Taking the blame, up to a point.
Self-driving cars might be less than five years away. Toyota is planning to put one on the road in time for the Tokyo Olympics in 2020 and Elon Musk has said that Tesla might have one even earlier than that. In fact, Musk has said that some existing Teslas could soon get a software update that will let them go driverless – or at least do the driving while a human watches – on highways and parallel park themselves.
Safety is a big concern, of course, but there will soon come a point – we may already have passed it – when a networked, computerised automobile is a safer bet than a 16 year old boy with car keys and a six pack of beer. And it will only get better from there.
But accidents will happen. This being the U.S., the first question will be who do we sue? That’s a problem that’s been vexing regulators and developers alike. The answer might turn out to be the company that built and programmed it. That’s what Volvo, Mercedes and Google have promised, according to a story on the BBC website…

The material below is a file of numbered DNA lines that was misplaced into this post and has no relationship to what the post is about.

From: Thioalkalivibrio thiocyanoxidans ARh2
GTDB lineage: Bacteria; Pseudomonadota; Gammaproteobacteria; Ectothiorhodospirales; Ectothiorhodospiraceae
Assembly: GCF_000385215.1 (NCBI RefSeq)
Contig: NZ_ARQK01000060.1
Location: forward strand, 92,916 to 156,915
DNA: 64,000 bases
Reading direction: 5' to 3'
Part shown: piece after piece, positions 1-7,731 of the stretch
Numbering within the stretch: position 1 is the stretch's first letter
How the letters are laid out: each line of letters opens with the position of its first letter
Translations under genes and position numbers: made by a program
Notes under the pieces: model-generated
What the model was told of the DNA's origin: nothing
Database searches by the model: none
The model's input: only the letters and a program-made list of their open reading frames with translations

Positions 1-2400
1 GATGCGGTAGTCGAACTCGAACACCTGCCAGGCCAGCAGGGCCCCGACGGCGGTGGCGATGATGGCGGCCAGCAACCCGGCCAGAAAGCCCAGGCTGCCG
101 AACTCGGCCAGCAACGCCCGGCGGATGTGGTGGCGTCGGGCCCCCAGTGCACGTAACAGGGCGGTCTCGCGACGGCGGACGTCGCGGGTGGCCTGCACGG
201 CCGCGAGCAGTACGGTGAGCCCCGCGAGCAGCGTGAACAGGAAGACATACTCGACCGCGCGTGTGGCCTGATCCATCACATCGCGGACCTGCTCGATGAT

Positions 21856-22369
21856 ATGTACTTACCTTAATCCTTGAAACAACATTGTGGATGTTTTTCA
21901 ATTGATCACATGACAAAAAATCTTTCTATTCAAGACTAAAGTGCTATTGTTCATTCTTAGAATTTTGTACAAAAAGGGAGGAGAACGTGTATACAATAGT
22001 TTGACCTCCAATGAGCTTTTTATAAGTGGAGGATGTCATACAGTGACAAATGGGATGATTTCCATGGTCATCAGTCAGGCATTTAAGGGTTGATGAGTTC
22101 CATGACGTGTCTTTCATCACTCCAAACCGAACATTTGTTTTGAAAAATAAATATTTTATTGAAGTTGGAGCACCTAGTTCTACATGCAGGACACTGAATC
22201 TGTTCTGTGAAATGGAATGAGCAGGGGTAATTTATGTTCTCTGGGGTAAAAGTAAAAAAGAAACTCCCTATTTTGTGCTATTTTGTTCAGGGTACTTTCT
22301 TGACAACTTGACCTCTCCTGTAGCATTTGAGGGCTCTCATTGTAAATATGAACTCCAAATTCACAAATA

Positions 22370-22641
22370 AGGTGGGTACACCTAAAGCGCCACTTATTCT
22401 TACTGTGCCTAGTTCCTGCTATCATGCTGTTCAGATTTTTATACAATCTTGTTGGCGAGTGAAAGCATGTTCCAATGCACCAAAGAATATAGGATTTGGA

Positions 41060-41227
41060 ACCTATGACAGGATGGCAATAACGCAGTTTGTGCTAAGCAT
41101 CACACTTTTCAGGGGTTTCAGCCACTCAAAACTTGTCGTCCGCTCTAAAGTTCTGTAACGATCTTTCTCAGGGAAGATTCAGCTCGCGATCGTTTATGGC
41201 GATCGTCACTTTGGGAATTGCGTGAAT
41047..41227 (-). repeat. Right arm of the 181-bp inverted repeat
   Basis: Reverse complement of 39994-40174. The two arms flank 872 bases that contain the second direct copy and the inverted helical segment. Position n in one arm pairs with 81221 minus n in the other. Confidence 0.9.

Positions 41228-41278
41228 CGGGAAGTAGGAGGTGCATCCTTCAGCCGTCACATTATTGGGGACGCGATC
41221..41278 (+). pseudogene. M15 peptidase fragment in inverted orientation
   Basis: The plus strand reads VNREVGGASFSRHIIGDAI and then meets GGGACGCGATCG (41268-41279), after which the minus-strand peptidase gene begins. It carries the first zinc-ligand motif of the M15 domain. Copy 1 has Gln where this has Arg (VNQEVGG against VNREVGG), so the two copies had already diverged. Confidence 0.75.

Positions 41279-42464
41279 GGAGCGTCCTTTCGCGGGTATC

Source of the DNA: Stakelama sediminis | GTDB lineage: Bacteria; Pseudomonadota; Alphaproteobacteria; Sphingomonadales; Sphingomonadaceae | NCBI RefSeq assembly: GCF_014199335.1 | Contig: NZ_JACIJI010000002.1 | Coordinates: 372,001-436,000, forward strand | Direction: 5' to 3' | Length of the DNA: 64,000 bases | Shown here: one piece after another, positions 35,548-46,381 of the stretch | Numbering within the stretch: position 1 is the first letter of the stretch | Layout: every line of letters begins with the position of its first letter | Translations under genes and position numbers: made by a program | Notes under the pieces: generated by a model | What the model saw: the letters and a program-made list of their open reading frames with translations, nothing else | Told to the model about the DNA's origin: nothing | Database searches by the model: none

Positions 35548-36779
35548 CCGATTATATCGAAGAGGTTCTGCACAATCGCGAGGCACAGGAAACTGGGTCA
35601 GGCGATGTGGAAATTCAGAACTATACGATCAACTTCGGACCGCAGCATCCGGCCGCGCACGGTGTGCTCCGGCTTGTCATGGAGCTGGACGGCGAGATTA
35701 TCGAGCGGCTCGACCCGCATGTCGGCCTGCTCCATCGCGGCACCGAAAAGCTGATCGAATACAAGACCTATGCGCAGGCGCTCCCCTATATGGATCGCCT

Ben Gardener, a solicitor at Pinsent Masons, believes Volvo’s guarantee is aimed at reducing uncertainty in the minds of governments and regulators.
“Volvo wants to remove the uncertainty of who would be responsible in the event of a crash. At the moment it could be the manufacturer of the technology, the driver, a maker of a component in a car.”
Volvo also told the BBC it would only accept liability for an accident if it was the result of a flaw in the car’s design.
In other words, if you grab the controls and hit something, or if someone hits you, the normal rules apply.
Volvo’s declaration is only a partial solution, though. The hardware and software are only a piece of the puzzle, albeit a big one. Telecoms companies will connect self-driving cars to third party databases and other services, for example. No one has worked out yet who’s to blame if a server crash causes a real one.